In celebration of the power of science we spoke to three people: an individual, a medical provider, and a vaccine scientist about how vaccines have impacted them throughout their lives. Here are their answers:

John Scully, 79, resident of Florida

Photo courtesy of John Scully

When John Scully was born, America was in the midst of an epidemic: tens of thousands of children in the United States were falling ill with paralytic poliomyelitis — otherwise known as polio, a disease that attacks the central nervous system and often leaves its victims partially or fully paralyzed.

"As kids, we were all afraid of getting polio," he says, "because if you got polio, you could end up in the dreaded iron lung and we were all terrified of those." Iron lungs were respirators that enclosed most of a person's body; people with severe cases often would end up in these respirators as they fought for their lives.

John remembers going to see matinee showings of cowboy movies on Saturdays and, before the movie, shorts would run. "Usually they showed the news," he says, "but I just remember seeing this one clip warning us about polio and it just showed all these kids in iron lungs." If kids survived the iron lung, they'd often come back to school on crutches, in leg braces, or in wheelchairs.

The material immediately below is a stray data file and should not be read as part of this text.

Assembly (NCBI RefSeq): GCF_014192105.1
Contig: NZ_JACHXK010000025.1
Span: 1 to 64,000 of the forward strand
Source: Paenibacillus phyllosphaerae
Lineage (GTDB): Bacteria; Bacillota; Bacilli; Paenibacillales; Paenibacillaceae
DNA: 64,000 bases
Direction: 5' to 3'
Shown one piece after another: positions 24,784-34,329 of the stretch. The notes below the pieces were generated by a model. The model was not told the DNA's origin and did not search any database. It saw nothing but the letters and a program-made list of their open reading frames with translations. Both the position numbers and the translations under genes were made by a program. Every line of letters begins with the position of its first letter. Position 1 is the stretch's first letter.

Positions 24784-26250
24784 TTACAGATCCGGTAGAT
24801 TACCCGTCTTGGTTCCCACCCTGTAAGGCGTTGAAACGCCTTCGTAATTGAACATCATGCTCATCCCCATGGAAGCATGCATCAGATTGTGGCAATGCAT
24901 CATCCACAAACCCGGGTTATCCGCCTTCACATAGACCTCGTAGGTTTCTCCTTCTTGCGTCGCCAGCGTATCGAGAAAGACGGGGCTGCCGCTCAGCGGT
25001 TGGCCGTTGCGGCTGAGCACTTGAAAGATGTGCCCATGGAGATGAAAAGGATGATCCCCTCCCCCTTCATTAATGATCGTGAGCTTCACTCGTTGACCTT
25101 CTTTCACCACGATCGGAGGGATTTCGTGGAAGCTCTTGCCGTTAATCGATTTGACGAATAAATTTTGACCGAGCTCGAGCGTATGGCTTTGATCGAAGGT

"We all tried to be really careful in the summer — or, as we called it back then, 'polio season,''" John says. This was because every year around Memorial Day, major outbreaks would begin to emerge and they'd spike sometime around August. People weren't really sure how the disease spread at the time, but many believed it traveled through the water. There was no cure — and every child was susceptible to getting sick with it.

"We couldn't swim in hot weather," he remembers, "and the municipal outdoor pool would close down in August."

Then, in 1954 clinical trials began for Dr. Jonas Salk's vaccine against polio and within a year, his vaccine was announced safe. "I got that vaccine at school," John says. Within two years, U.S. polio cases had dropped 85-95 percent — even before a second vaccine was developed by Dr. Albert Sabin in the 1960s. "I remember how much better things got after the vaccines came out. They changed everything," John says.

Keep Reading Show less